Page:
My student lives in an eight-unit group home two miles from our high school in a wooded neighborhood of ranch-style homes with SUVs parked in most of the driveways. The house is almost conspicuously inconspicuous, shrouded in cedars and firs. The school nurse and I drove there in the rain for a meeting with the staff, a nurse and someone from the state.
Five hours earlier my student had suffered another seizure, eight days after the last, and had not come to school. When I saw her mid-morning Wednesday she was seated in a recliner, legs crossed, watching television. She saw me, smiled and wagged her arms, heaved herself from the chair and ran in my direction. She embraces no one voluntarily, not even her parents, but the recognition was gratifying. This was the first time I'd seen her away from school.
The house was clean, a conventional middle-class dwelling but deceptively spacious, organized around a common room and two long hallways. Her room looked like one in a college dormitory but neater. No Dickensian horrors here, no squalor or neglect. The staff appeared hardworking not hard-hearted, working stiffs and professionals alike. I couldn’t hope for better in my dotage.
Last weekend the generously learned Stephen Pentz sent me back to William Cowper (1731-1800), whose work is always on my desk. Today we would say Cowper had a severe affective disorder. He suffered periodic depressions and tried suicide at least three times but experienced spells of elevated recovery which he judged miraculous, evidence of God’s grace. Despite these respites, Cowper wrote in “Lines Written During a Period of Insanity” that he was “Buried above ground.”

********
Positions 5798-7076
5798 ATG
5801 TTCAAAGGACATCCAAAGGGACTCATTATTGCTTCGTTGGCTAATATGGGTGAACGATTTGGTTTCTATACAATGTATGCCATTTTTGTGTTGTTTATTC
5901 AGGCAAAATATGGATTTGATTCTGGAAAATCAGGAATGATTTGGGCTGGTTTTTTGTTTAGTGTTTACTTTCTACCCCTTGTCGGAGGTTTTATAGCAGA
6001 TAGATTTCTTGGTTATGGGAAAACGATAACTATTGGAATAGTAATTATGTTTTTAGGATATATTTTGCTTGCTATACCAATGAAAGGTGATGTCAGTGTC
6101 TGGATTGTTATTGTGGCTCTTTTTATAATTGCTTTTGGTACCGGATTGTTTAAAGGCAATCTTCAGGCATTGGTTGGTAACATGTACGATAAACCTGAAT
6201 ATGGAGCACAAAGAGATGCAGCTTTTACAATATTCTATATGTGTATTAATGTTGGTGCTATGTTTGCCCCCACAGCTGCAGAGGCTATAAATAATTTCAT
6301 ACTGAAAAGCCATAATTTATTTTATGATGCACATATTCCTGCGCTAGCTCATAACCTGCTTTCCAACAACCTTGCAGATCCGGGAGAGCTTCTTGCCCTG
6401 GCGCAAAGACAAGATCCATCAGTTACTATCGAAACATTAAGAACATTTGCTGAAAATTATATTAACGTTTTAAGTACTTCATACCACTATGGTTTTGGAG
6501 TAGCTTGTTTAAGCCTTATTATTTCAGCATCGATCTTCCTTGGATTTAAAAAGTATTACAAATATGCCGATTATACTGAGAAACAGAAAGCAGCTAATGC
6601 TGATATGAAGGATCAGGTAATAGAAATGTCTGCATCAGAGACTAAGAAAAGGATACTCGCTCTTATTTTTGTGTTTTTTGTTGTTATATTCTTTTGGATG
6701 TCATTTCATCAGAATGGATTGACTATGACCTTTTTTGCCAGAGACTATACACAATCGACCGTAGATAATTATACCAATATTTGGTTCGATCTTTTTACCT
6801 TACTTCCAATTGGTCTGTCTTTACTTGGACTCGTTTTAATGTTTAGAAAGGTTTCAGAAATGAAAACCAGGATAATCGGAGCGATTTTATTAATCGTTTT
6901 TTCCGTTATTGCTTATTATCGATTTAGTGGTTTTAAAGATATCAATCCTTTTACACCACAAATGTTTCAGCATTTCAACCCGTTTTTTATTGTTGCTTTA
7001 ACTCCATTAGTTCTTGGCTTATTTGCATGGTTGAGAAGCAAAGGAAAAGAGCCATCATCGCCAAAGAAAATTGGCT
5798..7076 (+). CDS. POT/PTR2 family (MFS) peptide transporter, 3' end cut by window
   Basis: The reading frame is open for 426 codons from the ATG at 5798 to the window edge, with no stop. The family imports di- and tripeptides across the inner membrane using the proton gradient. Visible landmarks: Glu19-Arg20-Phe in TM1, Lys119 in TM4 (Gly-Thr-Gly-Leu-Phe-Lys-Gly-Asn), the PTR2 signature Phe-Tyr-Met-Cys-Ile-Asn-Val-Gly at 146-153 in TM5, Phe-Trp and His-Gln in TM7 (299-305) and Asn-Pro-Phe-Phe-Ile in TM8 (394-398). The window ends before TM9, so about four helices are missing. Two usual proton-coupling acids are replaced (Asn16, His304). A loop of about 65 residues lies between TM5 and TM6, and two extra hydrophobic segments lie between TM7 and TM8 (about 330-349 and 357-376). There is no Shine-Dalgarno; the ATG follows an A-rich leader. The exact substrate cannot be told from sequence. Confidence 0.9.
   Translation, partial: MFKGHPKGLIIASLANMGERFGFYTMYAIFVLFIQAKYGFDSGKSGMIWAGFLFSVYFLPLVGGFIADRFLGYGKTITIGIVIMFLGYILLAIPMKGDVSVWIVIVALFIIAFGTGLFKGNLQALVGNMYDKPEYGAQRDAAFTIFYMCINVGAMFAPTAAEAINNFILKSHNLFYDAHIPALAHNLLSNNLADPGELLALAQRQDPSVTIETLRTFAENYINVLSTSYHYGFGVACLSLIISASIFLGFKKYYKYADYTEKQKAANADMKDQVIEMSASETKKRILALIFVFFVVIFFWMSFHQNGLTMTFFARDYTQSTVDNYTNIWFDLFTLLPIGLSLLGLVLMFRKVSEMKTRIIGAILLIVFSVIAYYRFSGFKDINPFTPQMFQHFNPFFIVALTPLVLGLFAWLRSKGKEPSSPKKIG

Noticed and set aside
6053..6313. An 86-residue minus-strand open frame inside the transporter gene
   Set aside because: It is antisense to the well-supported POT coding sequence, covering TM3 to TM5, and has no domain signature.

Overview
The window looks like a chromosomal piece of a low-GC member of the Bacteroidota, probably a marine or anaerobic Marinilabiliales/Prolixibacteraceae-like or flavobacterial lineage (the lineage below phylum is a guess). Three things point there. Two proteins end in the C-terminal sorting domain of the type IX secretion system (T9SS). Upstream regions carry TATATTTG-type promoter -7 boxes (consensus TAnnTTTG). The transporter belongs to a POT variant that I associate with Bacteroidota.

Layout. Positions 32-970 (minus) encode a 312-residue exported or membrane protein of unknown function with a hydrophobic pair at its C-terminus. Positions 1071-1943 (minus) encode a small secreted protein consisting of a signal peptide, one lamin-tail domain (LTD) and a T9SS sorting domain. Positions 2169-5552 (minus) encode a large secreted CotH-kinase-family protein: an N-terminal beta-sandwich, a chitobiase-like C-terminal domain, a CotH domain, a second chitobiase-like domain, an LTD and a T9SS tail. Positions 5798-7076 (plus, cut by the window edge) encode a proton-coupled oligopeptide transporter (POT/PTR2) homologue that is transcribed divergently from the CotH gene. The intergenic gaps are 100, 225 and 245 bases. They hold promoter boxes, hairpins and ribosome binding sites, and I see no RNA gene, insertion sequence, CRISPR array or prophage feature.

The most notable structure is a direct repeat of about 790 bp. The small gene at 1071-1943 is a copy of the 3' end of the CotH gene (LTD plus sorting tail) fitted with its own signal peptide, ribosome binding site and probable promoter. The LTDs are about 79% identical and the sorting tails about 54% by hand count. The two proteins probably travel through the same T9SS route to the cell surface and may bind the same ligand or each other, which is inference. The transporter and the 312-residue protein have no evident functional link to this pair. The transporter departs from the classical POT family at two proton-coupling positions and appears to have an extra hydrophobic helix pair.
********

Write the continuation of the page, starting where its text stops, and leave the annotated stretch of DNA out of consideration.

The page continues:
My student, almost nineteen years old, will never speak let alone write poetry, and her diagnosis, ring 14 chromosome disorder, is far more severely disabling than even the violent roller coaster Cowper rode most of his life. In an Oct. 12, 1785 letter to his cousin Harriet Hesketh he writes:
“Dejection of Spirits, which I suppose may have prevented many a man from becoming an Author, made me one. I find constant employment necessary, and therefore take care to be constantly employ'd. Manual occupations do not engage the mind sufficiently, as I know by experience, having tried many. But Composition, especially of verse, absorbs it wholly ...”
Optimism about my student is fatuous and I even try to steel myself against hope. I dislike happy talk and pity is self-congratulatory. It keeps you from the more important work of making sure a kid is safe and reasonably happy. Like Cowper, I find Composition useful in sorting out these things.